Everything, Everything by Nicola Yoon

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I was ill at the weekend, I had a cold. So I spent Sunday in bed reading. I read Everything, Everything by Nicola Yoon. All of it. The entire thing all in one go. I obviously liked it.

Maddy is a teenager who suffers from SCID, an extremely rare disease that means she cannot leave her house. Basically, she is allergic to everything and anything at all could make her ill and possibly kill her. She lives in her air-locked home with her mum who is also her doctor and the only other person she sees is her full-time nurse Carla. She’s happy though. She reads, she studies online, she has mother-daughter nights and she is content with that. Until one day Olly and his dysfunctional family move into the house next door. The two start up a relationship though instant messaging and it soon develops into something more but their romance seems doomed because Maddy can never leave her house. But there’s a twist in the story that gives their relationship hope and makes Maddy question everything she has ever known.

A lot of people are comparing this to The Fault In Our Stars and I can see why – sick teenager falls in love – but I liked this more than I liked The Fault In Our Stars. I found the characters in Everything, Everything more likable, less pretentious than John Green’s. Also, the book doesn’t just deal with Maddy’s illness, it also looks at how bereavement can have a huge impact on a person’s mental health.

I had a suspicion early on about the twist in the story but then Maddy and Olly go to Hawaii (Sidenote: I am constantly amazed at how teenagers in American novels just up sticks and travel across the country and don’t bother to let their parents know and seem to get away with it.) and Maddy gets sick so I thought “okay I was wrong” but the twist at the end revealed that I was right. Yay! (Guessing the ending of books always makes me feel smart.) And although I had guessed the twist a little bit, it didn’t spoil my reading of it.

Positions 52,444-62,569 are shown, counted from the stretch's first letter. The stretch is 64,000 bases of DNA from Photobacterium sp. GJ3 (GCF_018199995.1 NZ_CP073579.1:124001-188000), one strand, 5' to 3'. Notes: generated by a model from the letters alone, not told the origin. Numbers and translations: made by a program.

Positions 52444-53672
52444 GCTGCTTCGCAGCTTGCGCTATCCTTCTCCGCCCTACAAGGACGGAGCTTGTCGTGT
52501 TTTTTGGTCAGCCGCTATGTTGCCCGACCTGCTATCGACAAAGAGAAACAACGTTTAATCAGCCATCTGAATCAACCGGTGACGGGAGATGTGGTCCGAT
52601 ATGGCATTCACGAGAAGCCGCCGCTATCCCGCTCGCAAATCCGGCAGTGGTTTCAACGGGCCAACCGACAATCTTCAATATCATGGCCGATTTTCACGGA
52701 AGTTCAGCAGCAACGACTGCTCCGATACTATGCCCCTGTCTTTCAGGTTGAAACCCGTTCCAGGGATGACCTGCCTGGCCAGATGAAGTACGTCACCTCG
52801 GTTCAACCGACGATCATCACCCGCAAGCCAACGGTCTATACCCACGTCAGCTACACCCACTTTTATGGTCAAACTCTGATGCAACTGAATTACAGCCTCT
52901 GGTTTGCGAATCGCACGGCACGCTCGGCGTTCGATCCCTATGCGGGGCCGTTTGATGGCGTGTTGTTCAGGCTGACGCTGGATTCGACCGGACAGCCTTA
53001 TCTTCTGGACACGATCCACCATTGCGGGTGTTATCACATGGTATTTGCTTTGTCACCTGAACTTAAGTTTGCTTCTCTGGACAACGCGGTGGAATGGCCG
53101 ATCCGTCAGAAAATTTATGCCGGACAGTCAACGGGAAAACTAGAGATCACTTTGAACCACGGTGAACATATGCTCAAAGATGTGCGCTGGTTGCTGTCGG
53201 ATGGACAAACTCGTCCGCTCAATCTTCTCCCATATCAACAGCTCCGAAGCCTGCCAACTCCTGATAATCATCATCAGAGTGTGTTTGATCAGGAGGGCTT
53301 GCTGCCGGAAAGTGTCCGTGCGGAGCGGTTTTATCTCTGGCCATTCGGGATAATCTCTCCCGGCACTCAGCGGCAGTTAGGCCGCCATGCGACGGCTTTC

I would have liked more of an ending, a bit of dialogue between Maddy and Olly, more confrontation between Maddy and her mum. And I really think that if you discovered what Maddy discovered then you’d be out of there like a shot. Even Carla’s reaction is too understanding. Yes the woman is ill and I’m not saying Maddy would never forgive her but I really do think there’d be a lot more anger and hurt and yelling before she could get to a point of forgiveness.

I like to read Young Adult fiction from time to time because I think it often makes you look at things from a different perspective (maybe that’s because I’m reading it as an actual adult as opposed to a young one) and this novel did that for me. It was a nice story. It was cute. And I loved the illustrations, they complimented the story really well and showed the reader how Maddy’s brain worked.

And I know you aren’t meant to judge a book by it’s cover but I loved the cover of this novel. The illustration on the cover of this book is so pretty.

If you enjoy John Green, etc. I would definitely recommend this.


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